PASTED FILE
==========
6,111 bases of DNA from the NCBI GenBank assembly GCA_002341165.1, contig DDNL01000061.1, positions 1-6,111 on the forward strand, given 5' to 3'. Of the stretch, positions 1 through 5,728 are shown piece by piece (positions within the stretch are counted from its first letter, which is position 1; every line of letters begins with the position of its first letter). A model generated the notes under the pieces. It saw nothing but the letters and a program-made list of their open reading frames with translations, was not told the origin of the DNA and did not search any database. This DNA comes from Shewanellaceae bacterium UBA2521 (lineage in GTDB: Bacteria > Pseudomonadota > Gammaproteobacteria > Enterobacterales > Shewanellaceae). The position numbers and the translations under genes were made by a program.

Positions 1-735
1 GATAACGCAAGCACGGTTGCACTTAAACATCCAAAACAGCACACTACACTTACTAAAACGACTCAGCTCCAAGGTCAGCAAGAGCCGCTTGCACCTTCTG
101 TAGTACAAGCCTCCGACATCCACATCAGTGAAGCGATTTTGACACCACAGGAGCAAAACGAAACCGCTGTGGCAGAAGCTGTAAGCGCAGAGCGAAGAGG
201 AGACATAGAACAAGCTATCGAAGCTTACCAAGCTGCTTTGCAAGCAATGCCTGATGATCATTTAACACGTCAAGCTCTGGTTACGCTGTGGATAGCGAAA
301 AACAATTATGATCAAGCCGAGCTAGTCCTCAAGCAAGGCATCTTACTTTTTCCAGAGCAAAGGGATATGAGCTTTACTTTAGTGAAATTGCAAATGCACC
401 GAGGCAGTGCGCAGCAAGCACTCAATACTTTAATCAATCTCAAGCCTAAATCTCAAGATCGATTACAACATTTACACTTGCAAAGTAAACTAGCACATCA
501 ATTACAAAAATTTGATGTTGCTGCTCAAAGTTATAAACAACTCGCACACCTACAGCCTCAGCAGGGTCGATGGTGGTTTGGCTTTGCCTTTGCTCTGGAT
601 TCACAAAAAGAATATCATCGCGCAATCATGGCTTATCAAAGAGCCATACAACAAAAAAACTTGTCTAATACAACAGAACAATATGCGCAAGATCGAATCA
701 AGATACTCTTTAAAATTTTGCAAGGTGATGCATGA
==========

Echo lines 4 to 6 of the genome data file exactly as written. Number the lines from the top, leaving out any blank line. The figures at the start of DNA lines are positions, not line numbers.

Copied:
101 TAGTACAAGCCTCCGACATCCACATCAGTGAAGCGATTTTGACACCACAGGAGCAAAACGAAACCGCTGTGGCAGAAGCTGTAAGCGCAGAGCGAAGAGG
201 AGACATAGAACAAGCTATCGAAGCTTACCAAGCTGCTTTGCAAGCAATGCCTGATGATCATTTAACACGTCAAGCTCTGGTTACGCTGTGGATAGCGAAA
301 AACAATTATGATCAAGCCGAGCTAGTCCTCAAGCAAGGCATCTTACTTTTTCCAGAGCAAAGGGATATGAGCTTTACTTTAGTGAAATTGCAAATGCACC